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Re: Commercial Kegerator Cycling
« Reply #6 on: November 24, 2010, 02:23:03 PM »
The smaller unit usually kicks on every half hour or so. I think I have that one set at 6.

Yeah, I've got the smaller one. It holds 3 cornies and a 10 lb. tank. Sounds like maybe it isn't cycling more often than it's supposed to.

I might try calling customer service just to verify.  If they say otherwise, I'm sure a little extra insulation on the probe would take care of it. 

Offline MDixon

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Re: Commercial Kegerator Cycling
« Reply #7 on: November 24, 2010, 02:34:50 PM »
ab - running longer is EXACTLY what can exceed the duty cycle...Here's a page with a decent explanation, was really about air compressors, but makes the point...
http://www.about-air-compressors.com/dutycycle.html
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Offline abraxas

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Re: Commercial Kegerator Cycling
« Reply #8 on: November 24, 2010, 03:11:25 PM »
ab - running longer is EXACTLY what can exceed the duty cycle...Here's a page with a decent explanation, was really about air compressors, but makes the point...
http://www.about-air-compressors.com/dutycycle.html

Probe insulation is going to cause ambient air in the unit to go a little lower and then raise a little bit higher.  Total wall losses should about even out for all practical purposes.  Thus the compressor will run longer when it does run but then less frequently to create a certain amount of total cooling resulting in a near even duty cycle (run 10 minutes every 20 instead of 5 every 10).  I've seen receiver tanks sold as a means of limiting compressor cycling to extend compressor life in vacuum systems before (also probably saw the same when I interned in industrial refrigeration but it's been awhile).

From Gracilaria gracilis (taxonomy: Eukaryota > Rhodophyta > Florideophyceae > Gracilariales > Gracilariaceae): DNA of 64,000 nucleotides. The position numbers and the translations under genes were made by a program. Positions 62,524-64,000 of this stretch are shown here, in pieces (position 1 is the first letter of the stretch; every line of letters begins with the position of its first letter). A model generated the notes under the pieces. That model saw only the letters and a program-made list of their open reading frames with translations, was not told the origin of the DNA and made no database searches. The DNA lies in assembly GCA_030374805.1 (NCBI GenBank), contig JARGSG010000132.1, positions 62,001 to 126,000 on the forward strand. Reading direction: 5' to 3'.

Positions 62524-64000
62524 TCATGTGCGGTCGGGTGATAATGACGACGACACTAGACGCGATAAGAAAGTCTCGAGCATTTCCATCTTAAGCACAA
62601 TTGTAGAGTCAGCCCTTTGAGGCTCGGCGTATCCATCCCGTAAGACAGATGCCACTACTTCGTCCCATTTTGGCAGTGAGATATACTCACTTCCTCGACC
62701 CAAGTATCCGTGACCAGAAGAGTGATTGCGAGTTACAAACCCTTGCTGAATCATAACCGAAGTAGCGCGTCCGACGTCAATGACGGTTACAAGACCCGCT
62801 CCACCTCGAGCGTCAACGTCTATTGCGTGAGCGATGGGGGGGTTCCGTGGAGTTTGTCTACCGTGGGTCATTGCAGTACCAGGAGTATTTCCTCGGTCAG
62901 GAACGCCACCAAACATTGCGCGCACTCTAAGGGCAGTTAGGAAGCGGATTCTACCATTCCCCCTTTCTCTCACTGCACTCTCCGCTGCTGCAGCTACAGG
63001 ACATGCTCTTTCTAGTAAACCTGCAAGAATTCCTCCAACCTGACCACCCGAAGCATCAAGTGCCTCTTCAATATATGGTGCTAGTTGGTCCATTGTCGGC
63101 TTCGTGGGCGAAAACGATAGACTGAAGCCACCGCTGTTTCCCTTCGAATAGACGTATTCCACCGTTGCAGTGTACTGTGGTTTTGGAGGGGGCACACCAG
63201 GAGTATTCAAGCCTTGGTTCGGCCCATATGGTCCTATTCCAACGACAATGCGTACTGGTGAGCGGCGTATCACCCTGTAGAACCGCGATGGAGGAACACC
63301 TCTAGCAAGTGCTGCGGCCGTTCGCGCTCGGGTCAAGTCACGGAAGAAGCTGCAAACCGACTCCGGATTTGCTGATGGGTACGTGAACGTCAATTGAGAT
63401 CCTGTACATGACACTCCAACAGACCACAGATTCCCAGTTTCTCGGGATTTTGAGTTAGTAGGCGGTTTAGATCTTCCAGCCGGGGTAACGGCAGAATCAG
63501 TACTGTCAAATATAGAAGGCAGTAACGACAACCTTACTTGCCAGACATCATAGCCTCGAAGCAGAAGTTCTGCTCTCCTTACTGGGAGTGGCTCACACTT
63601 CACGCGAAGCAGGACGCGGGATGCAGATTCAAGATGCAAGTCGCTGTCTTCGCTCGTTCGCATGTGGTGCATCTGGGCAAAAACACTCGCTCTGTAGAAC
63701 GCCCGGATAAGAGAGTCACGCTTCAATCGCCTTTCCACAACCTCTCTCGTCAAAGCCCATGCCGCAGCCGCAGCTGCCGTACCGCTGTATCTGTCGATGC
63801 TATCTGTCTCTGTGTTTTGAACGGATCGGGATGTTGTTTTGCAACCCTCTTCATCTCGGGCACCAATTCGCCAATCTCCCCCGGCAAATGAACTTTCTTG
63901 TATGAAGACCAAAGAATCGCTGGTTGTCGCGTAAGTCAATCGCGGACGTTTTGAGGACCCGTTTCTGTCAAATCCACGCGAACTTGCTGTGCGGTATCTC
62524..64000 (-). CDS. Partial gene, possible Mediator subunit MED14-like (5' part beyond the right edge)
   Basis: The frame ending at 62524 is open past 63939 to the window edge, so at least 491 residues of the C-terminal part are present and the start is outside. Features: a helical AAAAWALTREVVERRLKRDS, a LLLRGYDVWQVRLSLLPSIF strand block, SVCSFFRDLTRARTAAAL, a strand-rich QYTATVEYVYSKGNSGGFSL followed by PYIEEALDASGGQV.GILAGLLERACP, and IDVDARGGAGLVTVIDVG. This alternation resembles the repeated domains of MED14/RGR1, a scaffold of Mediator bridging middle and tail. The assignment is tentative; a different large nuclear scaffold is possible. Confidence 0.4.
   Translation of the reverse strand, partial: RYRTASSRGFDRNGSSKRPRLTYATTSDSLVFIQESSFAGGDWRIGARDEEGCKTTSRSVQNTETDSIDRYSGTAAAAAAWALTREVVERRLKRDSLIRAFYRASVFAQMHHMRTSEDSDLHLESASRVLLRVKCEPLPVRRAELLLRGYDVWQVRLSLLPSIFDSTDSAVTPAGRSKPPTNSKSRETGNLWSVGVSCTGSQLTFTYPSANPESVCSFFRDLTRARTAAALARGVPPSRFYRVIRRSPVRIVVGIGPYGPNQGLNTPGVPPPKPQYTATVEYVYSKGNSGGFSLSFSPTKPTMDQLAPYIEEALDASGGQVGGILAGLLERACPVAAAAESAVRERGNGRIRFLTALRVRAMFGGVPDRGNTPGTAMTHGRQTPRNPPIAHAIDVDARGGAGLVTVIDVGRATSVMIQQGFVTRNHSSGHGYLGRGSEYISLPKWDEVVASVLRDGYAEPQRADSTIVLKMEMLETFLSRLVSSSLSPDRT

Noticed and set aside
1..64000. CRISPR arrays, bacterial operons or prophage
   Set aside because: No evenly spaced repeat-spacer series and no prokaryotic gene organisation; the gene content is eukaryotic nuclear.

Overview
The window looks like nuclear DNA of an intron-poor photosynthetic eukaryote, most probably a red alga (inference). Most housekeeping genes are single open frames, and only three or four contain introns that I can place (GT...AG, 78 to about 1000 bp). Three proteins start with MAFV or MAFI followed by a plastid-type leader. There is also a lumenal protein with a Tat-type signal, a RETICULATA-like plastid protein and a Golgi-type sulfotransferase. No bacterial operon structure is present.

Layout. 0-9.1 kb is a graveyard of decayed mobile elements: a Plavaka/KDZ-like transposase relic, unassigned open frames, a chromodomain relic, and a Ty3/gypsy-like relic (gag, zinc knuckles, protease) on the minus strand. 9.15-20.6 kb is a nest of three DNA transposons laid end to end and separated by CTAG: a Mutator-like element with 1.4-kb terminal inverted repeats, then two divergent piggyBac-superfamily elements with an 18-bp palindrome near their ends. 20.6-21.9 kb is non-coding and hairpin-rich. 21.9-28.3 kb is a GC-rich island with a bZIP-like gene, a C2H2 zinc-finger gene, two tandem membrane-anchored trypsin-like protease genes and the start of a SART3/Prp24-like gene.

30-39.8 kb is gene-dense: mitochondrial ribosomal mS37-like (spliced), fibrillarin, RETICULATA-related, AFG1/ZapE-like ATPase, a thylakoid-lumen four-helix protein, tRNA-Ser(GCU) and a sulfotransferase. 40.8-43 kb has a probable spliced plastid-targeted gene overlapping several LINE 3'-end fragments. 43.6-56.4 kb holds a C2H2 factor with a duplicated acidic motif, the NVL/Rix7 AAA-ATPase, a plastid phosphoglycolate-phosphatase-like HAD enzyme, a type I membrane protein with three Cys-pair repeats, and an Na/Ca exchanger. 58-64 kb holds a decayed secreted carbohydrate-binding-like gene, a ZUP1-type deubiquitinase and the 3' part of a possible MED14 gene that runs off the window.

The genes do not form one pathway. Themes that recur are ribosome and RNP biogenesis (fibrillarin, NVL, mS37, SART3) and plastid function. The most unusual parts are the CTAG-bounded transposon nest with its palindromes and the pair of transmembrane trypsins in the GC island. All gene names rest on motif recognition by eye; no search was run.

From your site: http://www.about-air-compressors.com/receivers.html
Quote
Most electro-mechanical equipment “doesn’t like” to be cycled on and off. The frequency of the on/off cycle may lead to premature component failure, draw higher energy resources, etc. Your compressor is an electro-mechanical device.

One way industry deals with this is to provide continuous run compressors. When the downstream air pressure drops, these compressors begin compressing air until the high pressure set point is reached. At that point, they stop compressing air, but the motor still runs.

In non-continuous run compressors, to help eliminate too-frequent on/off cycling, compressors are coupled with receivers.

There's a limit to this of course when you risk overheating the compressor but typically we are running the fridges well above the design range for homebrewing.


Offline abraxas

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Re: Commercial Kegerator Cycling
« Reply #9 on: November 24, 2010, 03:23:27 PM »
A barely related side note; I've always heard that one of the ways refrigerators have become more energy efficient is by reducing the size for the compressor and increasing the duty life.  So sometimes a more energy efficient fridge actually has a smaller, albeit maybe better built compressor.

Not sure if this is true.

beveragebob

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Re: Commercial Kegerator Cycling
« Reply #10 on: November 24, 2010, 07:21:48 PM »
narcout, it sounds like it is running normal to me.

Offline oscarvan

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Re: Commercial Kegerator Cycling
« Reply #11 on: November 26, 2010, 02:59:17 PM »
I have experienced the "this is broken" while it was working just fine syndrome. It happens.